- Date of Death:
- Royal Air Force
- 85th Sqdn. and Royal Engineers
- V C, D S O and 2 Bars, M C and Bar
- Panel Reference
- ARRAS FLYING SERVICES MEMORIAL
Son of Mrs. J. Mannock, of 24, Lozells Rd., Six Ways, Birmingham.
In addition to his Citation, the following information should also be noted: Major Mannock was involved in the downing of at least 23 further aircraft, but because others might well have assisted in their destruction these were not added to the total in his VC Citation.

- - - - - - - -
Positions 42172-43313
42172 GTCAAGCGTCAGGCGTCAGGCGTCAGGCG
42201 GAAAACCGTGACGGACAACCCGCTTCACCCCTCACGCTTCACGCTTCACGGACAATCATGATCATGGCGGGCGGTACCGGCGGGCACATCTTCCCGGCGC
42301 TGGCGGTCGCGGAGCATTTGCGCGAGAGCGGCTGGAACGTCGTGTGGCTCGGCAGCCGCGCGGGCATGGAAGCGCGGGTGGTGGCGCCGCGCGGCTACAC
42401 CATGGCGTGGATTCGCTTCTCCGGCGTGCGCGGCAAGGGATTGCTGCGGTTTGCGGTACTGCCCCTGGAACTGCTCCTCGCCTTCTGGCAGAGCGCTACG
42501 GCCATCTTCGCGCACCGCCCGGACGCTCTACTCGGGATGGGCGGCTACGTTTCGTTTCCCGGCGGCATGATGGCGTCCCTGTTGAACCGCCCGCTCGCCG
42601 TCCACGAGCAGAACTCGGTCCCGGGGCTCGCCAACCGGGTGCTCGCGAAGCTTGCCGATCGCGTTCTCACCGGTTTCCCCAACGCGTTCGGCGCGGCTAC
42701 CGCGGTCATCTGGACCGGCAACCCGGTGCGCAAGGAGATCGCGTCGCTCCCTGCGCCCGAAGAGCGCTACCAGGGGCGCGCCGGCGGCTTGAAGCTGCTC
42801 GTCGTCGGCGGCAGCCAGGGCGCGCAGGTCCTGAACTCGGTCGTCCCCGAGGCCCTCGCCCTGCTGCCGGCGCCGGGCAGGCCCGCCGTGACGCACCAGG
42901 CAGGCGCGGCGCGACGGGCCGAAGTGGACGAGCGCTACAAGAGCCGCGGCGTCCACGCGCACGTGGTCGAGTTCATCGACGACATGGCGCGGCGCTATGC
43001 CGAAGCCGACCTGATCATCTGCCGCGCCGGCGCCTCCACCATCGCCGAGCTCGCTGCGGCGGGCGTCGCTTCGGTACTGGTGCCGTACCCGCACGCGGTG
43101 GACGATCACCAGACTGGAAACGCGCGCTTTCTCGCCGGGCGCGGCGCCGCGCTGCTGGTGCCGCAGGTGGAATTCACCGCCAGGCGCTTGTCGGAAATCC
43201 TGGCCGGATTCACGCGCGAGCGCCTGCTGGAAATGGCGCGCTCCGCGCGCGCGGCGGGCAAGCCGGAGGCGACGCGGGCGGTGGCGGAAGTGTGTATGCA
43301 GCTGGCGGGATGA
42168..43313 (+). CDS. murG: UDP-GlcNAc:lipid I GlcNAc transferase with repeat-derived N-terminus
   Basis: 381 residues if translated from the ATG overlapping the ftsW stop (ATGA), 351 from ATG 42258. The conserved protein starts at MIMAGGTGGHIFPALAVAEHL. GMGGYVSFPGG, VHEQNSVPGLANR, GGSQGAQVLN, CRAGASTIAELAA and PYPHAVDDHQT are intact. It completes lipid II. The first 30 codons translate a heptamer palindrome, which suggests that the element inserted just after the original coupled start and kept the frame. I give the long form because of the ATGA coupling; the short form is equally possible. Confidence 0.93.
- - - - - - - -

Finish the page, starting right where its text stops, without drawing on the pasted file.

An extract from the "London Gazette", dated 18th July, 1919, records the following:-"On the 17th June, 1918, he attacked a Halberstadt machine near Armentieres and destroyed it from a height of 8,000 feet. On the 7th July, 1918, near Doulieu, he attacked and destroyed one Fokker (red-bodied) machine, which went vertically into the ground from a height of 1,500 feet. Shortly afterwards he ascended 1,000 feet and attacked another Fokker biplane, firing 60 rounds into it, which produced an immediate spin, resulting, it is believed, in a crash. On the 14th July, 1918, near Merville, he attacked and crashed a Fokker from 7,000 feet, and brought a two-seater down damaged. On the 19th July, 1918, near Merville, he fired 80 rounds into an Albatross two-seater, which went to the ground in flames. On the 20th July, 1918, East of La Bassee, he attacked and crashed an enemy two-seater from a height of 10,000 feet. About an hour afterwards he attacked at 8,000 feet a Fokker biplane near Steenwercke and drove it down out of control, emitting smoke. On the 22nd July, 1918, near Armentieres, he destroyed an enemy triplane from a height of 10,000 feet. Major Mannock was awarded the undermertioned distinctions for his previous combats in the air in France and Flanders:-Military Cross, gazetted 17th Sept., 1917; Bar to Military Cross, gazetted 18th Oct., 1917; Distinguished Service Order, gazetted 16th Sept., 1918; Bar to Distinguished Service Order (1st), gazetted 16th Sept., 1918; Bar to Distinguished Service Order (2nd), gazetted 3rd Aug., 1918. This highly distinguished officer during the whole of his career in the Royal Air Force, was an outstanding example of fearless courage, remarkable skill, devotion to duty and self-sacrifice, which has never been surpassed. The total number of machines definitely accounted for by Major Mannock up to the date of his death in France (26th July, 1918) is 50 - the total specified in the " Gazette " of 3rd Aug., 1918, was incorrectly given as 48 instead of 41."